Home, April 14, 2020 — As the debate about when America can go back to work stutters along, I’ve been wondering when trail maintainers can start digging dirt again. We want to work too. Time’s a wasting.
I am under no illusion that someone is going to flip a magic switch and the world will shift from black and white to living color regardless of the political pyrotechnics. The virus doesn’t care.
Until there is an effective vaccine, COVID-19 can be a potentially mortal threat to anyone who catches it. Respect alone for this potential will certainly cause some people to avoid crowds and certain public places.
Nevertheless, at some point the parks and trails will reopen to the public. People think they’re far from others when they are in the woods as if civilization can’t follow them there. It’s an attractive illusion, so they’ll be back.
For one, I’d like to have the trails safe and ready when they come.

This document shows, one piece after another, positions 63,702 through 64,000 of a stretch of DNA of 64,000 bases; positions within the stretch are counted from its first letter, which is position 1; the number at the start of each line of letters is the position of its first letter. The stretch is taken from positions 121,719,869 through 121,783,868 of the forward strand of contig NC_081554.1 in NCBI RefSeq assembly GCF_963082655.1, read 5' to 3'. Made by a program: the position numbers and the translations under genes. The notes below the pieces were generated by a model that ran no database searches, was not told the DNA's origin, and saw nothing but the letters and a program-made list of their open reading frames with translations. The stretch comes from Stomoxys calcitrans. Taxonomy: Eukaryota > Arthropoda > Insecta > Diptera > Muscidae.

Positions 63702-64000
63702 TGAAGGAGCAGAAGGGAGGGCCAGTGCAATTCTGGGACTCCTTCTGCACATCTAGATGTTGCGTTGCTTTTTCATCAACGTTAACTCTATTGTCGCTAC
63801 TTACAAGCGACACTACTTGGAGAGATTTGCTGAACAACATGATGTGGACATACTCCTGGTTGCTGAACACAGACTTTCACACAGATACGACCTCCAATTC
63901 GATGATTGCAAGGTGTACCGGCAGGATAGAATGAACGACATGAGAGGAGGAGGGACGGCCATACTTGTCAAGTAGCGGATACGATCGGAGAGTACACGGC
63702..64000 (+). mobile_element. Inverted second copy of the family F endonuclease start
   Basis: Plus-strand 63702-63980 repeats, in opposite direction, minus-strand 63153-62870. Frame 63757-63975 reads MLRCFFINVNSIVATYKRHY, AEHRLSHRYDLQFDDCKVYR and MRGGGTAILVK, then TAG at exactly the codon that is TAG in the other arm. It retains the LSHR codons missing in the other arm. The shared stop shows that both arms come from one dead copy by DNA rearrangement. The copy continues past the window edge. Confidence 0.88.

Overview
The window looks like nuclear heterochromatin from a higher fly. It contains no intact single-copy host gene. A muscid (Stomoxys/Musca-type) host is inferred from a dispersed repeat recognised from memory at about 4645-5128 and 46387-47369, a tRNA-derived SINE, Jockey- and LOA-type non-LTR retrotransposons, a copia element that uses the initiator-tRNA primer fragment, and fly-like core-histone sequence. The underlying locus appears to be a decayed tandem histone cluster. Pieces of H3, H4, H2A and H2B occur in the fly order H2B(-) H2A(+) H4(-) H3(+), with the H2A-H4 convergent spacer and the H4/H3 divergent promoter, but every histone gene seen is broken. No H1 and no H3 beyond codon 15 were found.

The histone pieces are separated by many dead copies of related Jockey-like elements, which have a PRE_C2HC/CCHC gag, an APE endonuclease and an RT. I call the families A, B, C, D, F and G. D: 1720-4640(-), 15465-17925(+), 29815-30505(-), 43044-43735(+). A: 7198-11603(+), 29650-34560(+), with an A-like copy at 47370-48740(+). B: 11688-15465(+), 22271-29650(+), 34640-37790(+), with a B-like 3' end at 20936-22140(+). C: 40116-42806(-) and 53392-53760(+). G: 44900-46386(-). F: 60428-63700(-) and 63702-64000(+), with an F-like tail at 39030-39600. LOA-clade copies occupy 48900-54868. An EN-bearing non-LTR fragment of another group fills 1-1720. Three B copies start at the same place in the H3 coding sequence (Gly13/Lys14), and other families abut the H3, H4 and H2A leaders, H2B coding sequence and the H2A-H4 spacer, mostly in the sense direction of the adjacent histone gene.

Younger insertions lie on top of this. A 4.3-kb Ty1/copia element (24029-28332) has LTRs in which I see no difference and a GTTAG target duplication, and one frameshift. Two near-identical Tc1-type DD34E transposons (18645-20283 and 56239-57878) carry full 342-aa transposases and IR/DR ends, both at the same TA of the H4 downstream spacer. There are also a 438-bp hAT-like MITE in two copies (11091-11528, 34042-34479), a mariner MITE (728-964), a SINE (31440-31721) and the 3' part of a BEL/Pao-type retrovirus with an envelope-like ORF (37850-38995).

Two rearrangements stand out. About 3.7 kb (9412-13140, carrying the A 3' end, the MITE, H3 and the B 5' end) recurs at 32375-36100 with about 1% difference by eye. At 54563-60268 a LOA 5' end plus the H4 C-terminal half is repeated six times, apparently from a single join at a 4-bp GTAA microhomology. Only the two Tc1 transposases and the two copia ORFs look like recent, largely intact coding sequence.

The problem is that the trail you tidy up in the fall …
… looks very different in the spring.
Between now and when the people come back, nature will be hard at work. Spring has sprung and the weeds are growing. It won’t be long before they take over the joint unless they are cut back.
Why worry about weeds? They are the way ticks carrying Lyme disease get to hikers. Lyme disease or COVID-19? Each is ugly in its own way.
Weeds are only one of the jobs that need to be done in the spring.
The tread itself needs maintenance. Water control structures silt up or rot over the winter. A bear destroyed this one. This waterbar has to be cleaned and rebuilt. It’s clear from the detritus that it’s no longer effective.
Blowdowns also have to be cleared.
We’ve has several howling windstorms recently which increase the probability of finding blown down branches as well as tree trunks.
Everyone I know is itching to get a jump on spring maintenance before hikers return. Trail maintainers like nothing better than packing up for an honest day’s work, although I despise the two-hour drive each way.
The tool caches are ready. With the people gone, we could get a lot done when it’s easy to maintain safe social distance. Maintainers in our area are spread about one to two miles apart.
But, like they say, the trail will be there when the time comes. True dat. Meanwhile, I’m on the bench yelling, “Put me in coach!” Where’s coach? He’s sheltering at home just like the rest of us.